Edwin Hiatt walked into the Burke County courthouse Monday for what could be the last time.
Hiatt, 52, was charged in May with murder in the 1985 Los Angeles killing of Barry Crane, a producer and director known for his work on episodes of “The Incredible Hulk,” “Wonder Woman,” and “Hawaii 5-0.”
Court documents filed in May said Crane’s naked body was found at his home wrapped in sheets, and that he had been beaten to death with a large ceramic statue and strangled with a telephone cord in his home on July 5, 1985. A May release from Los Angeles Police Department said Hiatt confessed to the killing.
Hiatt was connected to the crime after DNA on cigarette butts and a disposable coffee cup left in the parking lot of the auto shop where he was working matched DNA found on five cigarette butts recovered from the ashtray of Crane’s stolen vehicle, the court documents said.
Hiatt had been in custody in Burke County since he was arrested May 9, awaiting his extradition hearing. He was served with a governor’s warrant ordering he be handed over to authorities in California.
Hiatt declined to comment when he was walked out of the courtroom Monday.
One of Hiatt’s friends, Ernest “Sonny” Ward, said they would be left in the dark once Hiatt got to California.
“We’re really not going to have a clue on anything unless he tells us there,” Ward said.
He said Hiatt’s attorney shared some of the reasons why LAPD said Hiatt confessed to the crime, but he wasn’t sure what he could say.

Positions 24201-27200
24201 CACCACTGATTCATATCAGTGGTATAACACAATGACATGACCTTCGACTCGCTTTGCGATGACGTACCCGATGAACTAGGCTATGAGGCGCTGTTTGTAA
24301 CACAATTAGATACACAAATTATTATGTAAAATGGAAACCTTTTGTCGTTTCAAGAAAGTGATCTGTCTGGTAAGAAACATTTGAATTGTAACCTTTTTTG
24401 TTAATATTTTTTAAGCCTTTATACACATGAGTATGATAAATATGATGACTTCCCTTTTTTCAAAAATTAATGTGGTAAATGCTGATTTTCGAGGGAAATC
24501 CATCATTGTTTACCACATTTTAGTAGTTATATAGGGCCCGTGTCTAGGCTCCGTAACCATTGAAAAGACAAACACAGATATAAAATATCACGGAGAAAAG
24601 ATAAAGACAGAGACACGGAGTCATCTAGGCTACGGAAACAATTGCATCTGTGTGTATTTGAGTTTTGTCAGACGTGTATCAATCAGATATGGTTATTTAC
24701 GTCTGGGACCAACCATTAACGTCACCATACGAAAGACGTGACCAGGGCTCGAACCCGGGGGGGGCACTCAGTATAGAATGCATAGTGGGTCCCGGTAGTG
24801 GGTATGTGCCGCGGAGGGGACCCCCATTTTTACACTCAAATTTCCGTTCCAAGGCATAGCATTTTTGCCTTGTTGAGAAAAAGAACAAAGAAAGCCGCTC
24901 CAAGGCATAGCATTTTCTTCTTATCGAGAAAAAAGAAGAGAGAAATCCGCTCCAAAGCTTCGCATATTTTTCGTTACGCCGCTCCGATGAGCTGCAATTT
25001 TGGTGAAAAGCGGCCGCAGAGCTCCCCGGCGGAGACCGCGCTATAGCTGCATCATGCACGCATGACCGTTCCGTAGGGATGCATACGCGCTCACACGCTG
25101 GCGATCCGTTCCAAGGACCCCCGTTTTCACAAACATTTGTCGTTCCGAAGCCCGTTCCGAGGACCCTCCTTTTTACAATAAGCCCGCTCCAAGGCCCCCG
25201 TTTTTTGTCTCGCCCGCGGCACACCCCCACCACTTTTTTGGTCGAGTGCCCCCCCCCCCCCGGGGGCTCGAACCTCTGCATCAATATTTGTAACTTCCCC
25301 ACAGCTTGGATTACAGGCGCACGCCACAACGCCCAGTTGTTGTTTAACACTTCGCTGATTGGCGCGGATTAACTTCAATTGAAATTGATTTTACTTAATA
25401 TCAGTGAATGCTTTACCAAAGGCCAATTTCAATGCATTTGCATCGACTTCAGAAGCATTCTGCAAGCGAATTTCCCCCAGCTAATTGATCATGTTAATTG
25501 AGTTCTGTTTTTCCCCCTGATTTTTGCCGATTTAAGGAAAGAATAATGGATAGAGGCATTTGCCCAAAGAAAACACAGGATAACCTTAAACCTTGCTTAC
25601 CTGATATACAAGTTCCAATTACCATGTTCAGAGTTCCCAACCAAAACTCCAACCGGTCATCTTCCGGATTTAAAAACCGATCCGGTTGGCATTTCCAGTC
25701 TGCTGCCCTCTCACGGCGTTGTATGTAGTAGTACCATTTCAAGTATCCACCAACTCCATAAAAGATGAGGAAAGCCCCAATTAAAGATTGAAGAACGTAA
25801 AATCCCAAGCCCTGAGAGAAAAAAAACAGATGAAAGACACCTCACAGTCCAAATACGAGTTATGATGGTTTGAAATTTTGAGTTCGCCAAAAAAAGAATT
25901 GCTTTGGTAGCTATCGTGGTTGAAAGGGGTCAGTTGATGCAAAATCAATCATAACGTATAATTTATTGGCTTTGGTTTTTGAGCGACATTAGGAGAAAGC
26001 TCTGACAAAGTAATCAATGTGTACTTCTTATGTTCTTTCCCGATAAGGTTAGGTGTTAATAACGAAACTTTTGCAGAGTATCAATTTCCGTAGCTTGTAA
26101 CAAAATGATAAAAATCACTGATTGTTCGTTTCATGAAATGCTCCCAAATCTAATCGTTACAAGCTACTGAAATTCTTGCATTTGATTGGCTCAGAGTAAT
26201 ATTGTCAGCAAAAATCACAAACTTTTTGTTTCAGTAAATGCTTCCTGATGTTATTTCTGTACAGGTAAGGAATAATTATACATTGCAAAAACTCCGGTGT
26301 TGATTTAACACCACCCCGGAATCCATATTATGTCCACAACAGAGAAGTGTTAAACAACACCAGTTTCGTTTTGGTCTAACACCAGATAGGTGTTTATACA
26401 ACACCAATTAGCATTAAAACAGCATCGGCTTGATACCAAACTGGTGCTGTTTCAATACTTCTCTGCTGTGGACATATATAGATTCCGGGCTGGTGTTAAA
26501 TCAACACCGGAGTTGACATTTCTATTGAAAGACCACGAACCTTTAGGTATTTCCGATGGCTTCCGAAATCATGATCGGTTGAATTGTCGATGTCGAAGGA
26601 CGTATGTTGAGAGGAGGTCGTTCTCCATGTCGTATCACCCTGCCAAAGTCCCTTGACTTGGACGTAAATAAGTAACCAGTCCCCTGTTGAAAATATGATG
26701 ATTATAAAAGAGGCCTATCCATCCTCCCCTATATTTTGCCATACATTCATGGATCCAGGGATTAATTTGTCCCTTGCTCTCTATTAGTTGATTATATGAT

“I’d say that if he did have something to do with it, it was still a defense,” Ward said. “How they determine to take it, or push it out or prolong it, I think on the defense the idea on his behalf they should try to sit there and help him too, but I don’t see that happening.”
Another friend, Dee Hall, agreed that if Hiatt were involved, it would have been in self-defense.
“It was self-defense,” Hall said. “We’re not at liberty to say what happened. We don’t know exactly, just what little bit Ed has said to us in the past. But that’s his place, that’s his story to tell, not ours.”
Hall said she’s concerned whether or not Hiatt would receive his medication when he gets to California, and said that they have struggled getting his medications to him while he was held in Burke County.
“I just don’t want him to sit somewhere and die, you know?” Hall said.
Ward, Hall and her husband have attended all of Hiatt’s court dates in Burke County. They said it’s hard to see their friend go through this.
“He has an innocence to him,” Ward said. “Not that he’s guilty, you know? Self-defense. I think you need to have someplace where that is at least looked at and how you do that … if that never gets seen, you’re just trying to get a conviction.”
Hiatt has been reaching fellow inmates in jail through Bible studies, with Hall saying that the Lord has been using him.
“We’re praying,” Hall said. “God knows what happened and he’s ultimately in charge of the whole thing. We’ll just continue to pray that the Lord will continue to get this thing straightened out, bring him home and use him while he’s in there.”